Veto of SB 127

Senate Bill 127 was proposed by Senator Scott Wiener (D) and enjoyed bipartisan support. The bill, called the Complete Streets for Active Living Bill, was passed by the California legislature and sent to Gov. Newsom to be signed into law. SB 127 would have required Caltrans to consider safety improvements to state roads that are streets in cities. However, Newsom vetoed it on Oct. 11 despite the dangerous conditions of the state's roads for bicyclists and pedestrians. In his veto statement, Newsom said that he supports safety for bicyclists and pedestrians but thought that the cost of the law would be too high. Caltrans estimated that it would cost $1 billion per year to implement the law, an argument that others have called absurd. Wiener estimated that it would cost from $20,000 to $600,000 for each mile of roadwork as compared to Caltrans's estimate of $4.5 million per mile.

Pedestrian accidents more common in urban areas

As we have previously discussed, pedestrian accidents are much more frequent in urban centers like Los Angeles. This is because the city streets are congested with traffic. When pedestrians do not have safe sidewalks and crosswalks to walk on, they are much likelier to be involved in a serious accident with a motor vehicle. Some of the problems that can lead to pedestrian accidents include the following:

  • Distracted driving
  • Running red lights
  • Inattentive driving
  • Failing to stop at stop signs
  • Failing to yield to pedestrians who are crossing in crosswalks or at unmarked intersections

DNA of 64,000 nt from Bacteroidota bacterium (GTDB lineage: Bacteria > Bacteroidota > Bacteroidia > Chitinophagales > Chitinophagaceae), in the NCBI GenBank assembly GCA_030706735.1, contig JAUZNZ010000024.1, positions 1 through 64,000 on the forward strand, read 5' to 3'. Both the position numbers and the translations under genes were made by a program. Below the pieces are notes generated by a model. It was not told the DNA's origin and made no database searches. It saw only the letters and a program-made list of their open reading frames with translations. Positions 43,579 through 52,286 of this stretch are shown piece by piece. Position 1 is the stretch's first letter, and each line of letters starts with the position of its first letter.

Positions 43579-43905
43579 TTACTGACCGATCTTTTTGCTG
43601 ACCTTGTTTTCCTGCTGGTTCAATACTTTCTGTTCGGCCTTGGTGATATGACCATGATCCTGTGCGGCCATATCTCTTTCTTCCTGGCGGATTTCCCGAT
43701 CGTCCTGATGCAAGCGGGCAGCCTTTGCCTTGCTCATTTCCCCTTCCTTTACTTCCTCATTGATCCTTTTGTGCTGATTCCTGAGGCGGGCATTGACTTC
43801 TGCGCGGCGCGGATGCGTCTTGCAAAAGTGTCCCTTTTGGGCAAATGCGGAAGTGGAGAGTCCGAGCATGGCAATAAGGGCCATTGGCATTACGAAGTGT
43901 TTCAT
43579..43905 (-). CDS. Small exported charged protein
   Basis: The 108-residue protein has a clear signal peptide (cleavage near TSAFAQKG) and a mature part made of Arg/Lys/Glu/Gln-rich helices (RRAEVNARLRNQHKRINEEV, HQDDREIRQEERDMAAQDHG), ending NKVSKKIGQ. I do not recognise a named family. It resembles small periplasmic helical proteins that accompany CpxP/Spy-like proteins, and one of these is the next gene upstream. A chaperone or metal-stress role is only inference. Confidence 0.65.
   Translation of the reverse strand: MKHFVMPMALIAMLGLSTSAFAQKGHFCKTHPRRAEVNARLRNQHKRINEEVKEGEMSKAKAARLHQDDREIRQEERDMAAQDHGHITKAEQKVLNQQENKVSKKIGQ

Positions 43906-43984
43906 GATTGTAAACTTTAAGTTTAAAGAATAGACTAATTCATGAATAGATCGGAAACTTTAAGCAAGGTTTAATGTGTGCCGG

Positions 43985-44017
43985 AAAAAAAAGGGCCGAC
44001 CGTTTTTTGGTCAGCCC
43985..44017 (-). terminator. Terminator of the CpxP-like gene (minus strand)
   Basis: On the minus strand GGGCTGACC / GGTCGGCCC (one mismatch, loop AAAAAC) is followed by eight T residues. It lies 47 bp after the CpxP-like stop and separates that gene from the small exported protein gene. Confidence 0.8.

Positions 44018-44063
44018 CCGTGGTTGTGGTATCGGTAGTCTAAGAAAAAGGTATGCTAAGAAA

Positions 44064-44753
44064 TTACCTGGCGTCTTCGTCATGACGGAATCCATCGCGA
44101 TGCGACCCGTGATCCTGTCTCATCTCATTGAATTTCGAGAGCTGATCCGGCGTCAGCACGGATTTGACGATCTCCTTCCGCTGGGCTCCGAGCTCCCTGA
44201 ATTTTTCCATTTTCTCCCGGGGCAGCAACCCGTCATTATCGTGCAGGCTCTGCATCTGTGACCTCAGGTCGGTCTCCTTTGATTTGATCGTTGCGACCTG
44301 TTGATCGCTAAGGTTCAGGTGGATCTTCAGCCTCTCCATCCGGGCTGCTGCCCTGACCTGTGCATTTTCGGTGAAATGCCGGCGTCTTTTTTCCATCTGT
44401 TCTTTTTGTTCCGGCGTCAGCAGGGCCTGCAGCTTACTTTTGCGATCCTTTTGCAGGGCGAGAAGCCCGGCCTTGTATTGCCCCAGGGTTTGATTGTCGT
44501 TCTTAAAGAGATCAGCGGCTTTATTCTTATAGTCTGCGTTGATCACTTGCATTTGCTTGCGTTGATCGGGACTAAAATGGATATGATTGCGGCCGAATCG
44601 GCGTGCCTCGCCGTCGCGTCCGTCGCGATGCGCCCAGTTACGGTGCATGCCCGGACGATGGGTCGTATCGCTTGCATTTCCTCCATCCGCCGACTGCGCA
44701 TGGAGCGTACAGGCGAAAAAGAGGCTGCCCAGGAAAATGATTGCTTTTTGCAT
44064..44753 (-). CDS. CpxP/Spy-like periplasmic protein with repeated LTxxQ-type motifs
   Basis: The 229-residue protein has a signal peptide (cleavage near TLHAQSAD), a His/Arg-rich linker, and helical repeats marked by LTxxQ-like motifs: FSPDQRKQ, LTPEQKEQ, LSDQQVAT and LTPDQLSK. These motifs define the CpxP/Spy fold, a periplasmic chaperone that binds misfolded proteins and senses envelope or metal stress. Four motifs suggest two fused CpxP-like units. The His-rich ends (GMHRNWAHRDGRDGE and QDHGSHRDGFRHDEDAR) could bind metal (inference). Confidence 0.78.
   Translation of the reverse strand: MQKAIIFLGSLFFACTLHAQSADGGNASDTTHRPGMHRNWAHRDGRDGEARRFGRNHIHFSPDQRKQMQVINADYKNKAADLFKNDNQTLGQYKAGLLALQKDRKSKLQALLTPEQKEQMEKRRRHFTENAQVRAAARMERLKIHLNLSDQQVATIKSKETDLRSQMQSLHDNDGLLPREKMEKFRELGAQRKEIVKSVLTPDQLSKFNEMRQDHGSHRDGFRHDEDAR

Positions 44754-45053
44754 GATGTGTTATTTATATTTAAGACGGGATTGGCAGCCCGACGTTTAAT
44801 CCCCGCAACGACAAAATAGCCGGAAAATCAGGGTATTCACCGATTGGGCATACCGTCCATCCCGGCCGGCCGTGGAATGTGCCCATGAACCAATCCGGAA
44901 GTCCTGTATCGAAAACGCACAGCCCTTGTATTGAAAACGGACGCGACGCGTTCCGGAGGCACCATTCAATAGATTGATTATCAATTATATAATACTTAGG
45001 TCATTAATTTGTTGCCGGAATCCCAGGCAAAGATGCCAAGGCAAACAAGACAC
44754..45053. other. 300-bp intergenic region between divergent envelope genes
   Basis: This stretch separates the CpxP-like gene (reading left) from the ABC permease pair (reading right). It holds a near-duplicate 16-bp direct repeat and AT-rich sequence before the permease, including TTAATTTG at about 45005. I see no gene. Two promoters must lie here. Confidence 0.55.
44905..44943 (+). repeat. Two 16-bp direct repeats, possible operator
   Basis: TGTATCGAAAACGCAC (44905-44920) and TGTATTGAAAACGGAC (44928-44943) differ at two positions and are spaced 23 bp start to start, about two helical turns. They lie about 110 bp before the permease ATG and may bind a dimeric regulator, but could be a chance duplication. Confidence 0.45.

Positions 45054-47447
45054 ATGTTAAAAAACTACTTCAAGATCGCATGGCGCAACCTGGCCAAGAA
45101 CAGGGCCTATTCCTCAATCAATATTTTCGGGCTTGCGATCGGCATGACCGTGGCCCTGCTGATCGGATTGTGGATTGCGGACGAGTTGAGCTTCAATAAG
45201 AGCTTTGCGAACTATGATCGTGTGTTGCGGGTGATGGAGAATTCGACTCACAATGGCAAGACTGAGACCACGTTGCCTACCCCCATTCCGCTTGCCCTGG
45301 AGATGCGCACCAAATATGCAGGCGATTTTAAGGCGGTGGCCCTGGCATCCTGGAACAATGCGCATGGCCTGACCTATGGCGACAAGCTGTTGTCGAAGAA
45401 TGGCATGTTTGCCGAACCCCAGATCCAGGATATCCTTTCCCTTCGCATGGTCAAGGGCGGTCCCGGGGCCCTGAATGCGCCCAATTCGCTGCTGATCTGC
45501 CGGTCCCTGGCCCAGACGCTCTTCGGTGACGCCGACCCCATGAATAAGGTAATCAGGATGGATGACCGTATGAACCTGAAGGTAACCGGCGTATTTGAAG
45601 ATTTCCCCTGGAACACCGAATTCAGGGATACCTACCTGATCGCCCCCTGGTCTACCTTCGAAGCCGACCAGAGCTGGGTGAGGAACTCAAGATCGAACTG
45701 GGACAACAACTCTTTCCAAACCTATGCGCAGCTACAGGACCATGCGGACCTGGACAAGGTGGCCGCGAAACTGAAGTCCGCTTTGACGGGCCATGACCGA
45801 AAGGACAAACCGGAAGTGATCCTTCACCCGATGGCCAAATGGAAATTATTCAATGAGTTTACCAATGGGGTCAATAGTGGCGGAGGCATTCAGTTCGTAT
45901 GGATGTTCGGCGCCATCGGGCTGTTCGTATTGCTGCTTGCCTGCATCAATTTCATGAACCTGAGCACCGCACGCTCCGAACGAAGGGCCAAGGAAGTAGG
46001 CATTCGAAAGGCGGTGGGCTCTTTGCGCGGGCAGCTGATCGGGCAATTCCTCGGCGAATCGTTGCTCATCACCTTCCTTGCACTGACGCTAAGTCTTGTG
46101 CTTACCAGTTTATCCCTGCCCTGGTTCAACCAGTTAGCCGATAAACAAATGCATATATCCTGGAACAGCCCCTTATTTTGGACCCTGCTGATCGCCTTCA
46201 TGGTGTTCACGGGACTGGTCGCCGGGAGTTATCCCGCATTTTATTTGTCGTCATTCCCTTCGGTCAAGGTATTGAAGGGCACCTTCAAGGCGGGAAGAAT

• Speeding
  • Driving under the influence of alcohol or drugs

If pedestrians had safer sidewalks and crosswalks, and more pedestrian walkways were installed over major streets, they would be much less likely to be injured or killed in accidents with motor vehicles on the streets of Los Angeles.

Bicycle accidents

A lack of good bicycle infrastructure for cyclists has also led to significant safety concerns. Many of the most common bicycle accident scenarios could be avoided with good infrastructure. The common bicycle accident scenarios that we regularly see include the following:

  • Dooring accidents
  • Lefthand turn accidents
  • Unexpected reversals
  • Merging and lane changes
  • Not providing enough distance when passing bicyclists
  • Unsafe road conditions
  • Intersection accidents

Even adding bicycle lanes on streets that allow cars to park alongside the roads is not enough. Many accidents occur in these scenarios when people open their car doors into the bicycle lanes and in the paths of oncoming cyclists. Separate bicycle facilities would prevent many types of bicycle accidents involving cars and help to save lives.

Get help from an experienced bicycle and pedestrian accident lawyer

While Gov. Newsom has stated that the Safe Streets bill was too cost-prohibitive, his veto threatens the safety of bicyclists and pedestrians in Los Angeles and other major cities in the state. If you have suffered serious injuries in a bicycle or pedestrian accident, you should talk to one of the experienced attorneys at the Steven M. Sweat Personal Injury Lawyers about your rights and legal options. Schedule a free consultation today by calling 866.966.5240.